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Arrears: Zim has no choice

“THE World Bank’s lending programme in Zimbabwe is inactive due to arrears, and the role is now limited to technical assistance and analytical work,” says a message on the World Bank website under Zimbabwe’s country profile.

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This is clear enough. However, this message only shows a microcosm of the country’s debt and arrears situation. The reality is Zimbabwe’s external debt stands at US$10,8 billion (about 77% of GDP), of which US$6,8 billion is public and the remainder private sector debt. The private sector is paying its obligations, while government is not. That is why Finance minister Patrick Chinamasa and Reserve Bank of Zimbabwe governor John Mangudya are currently in Lima, Peru, to attend World Bank and IMF annual meetings to present an arrears clearance strategy on the sidelines of the gathering in a bid to secure fresh funding. The country owes multilateral lending institutions, the IMF, World Bank, African Development Bank (AfDB) and European Investment Bank, as well as the Paris Club — an informal grouping of creditor nations — and countries like China and others.

As part of its arrears clearance strategy, government has an uphill task to raise US$1,8 billion by year-end to repay and unlock fresh funding.

Although AfDB has committed to a financing scheme to help clear government’s arrears by December 2016, Zimbabwe has to make good on the deal. Harare owes the World Bank US$1,4 billion, AfDB US$639 million and IMF US$124 million.

Failure by the country, which has high political risk and poor credit rating, to secure new funding as loans, lines of credit and other sources of finance dried up resulted in the liquidity crunch wreaking havoc with a deflation-hit economy. The situation has been exacerbated by dwindling exports and lack of monetary sovereignty — the power of the state to exercise exclusive legal control over its currency — which has paralysed the central bank. Latest information shows Zimbabwe’s exports to South Africa — the country’s main trading partner — dramatically declined by 37,3% in August as the South African rand depreciated to an all-time low of around US$1: R14 largely due to a slowdown in the Chinese economy, falling commodity prices in global markets and internal pressures.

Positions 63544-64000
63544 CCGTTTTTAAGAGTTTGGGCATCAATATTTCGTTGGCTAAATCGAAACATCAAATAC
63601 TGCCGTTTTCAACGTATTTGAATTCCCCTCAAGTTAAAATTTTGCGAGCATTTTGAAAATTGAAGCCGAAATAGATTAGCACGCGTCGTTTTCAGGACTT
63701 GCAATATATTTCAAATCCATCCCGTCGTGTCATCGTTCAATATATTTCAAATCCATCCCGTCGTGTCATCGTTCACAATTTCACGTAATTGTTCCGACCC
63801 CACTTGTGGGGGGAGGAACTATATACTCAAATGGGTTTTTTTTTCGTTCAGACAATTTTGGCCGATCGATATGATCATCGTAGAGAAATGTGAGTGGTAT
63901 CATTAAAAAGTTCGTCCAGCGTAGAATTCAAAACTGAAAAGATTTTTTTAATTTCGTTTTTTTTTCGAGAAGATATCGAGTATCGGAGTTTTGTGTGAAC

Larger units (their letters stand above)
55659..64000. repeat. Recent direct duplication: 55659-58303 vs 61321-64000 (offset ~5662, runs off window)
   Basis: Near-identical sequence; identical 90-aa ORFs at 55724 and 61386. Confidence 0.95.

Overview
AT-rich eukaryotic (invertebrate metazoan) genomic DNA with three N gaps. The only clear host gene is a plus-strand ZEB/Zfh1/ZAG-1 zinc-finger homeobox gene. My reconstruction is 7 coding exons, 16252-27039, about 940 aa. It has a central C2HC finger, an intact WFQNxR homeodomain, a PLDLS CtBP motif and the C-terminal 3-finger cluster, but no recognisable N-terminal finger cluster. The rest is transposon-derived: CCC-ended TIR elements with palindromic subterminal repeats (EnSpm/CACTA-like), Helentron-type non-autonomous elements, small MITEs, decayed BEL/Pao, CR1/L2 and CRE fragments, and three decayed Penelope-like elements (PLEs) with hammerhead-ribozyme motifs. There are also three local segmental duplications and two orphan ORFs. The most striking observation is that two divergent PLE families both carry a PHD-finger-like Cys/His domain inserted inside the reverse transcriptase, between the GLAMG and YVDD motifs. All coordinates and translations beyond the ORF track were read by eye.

The weakening of the rand, which helps South African exporters, has hit hard Zimbabwean exporters, who use a locally overvalued United States dollar, as their exports have become uncompetitive.

Things are just too complicated for Zimbabwe: it can neither print money nor borrow anymore. Without a local currency, it has lost control of monetary policy and an important economic shock-absorber. This makes authorities’ political noises of territorial sovereignty without monetary sovereignty ridiculous.

If Zimbabwe has to continue using the multicurrency system — which it has to because it has no choice after decimating its own currency through hyperinflation, a sign of economic mismanagement — then it must earn money through exports, investment or remittances.

Since exports are diminishing, meaningful investment is not flowing in due to flawed policies and remittances are declining as the global economy slows down, Zimbabwe has no choice to but to repay arrears.

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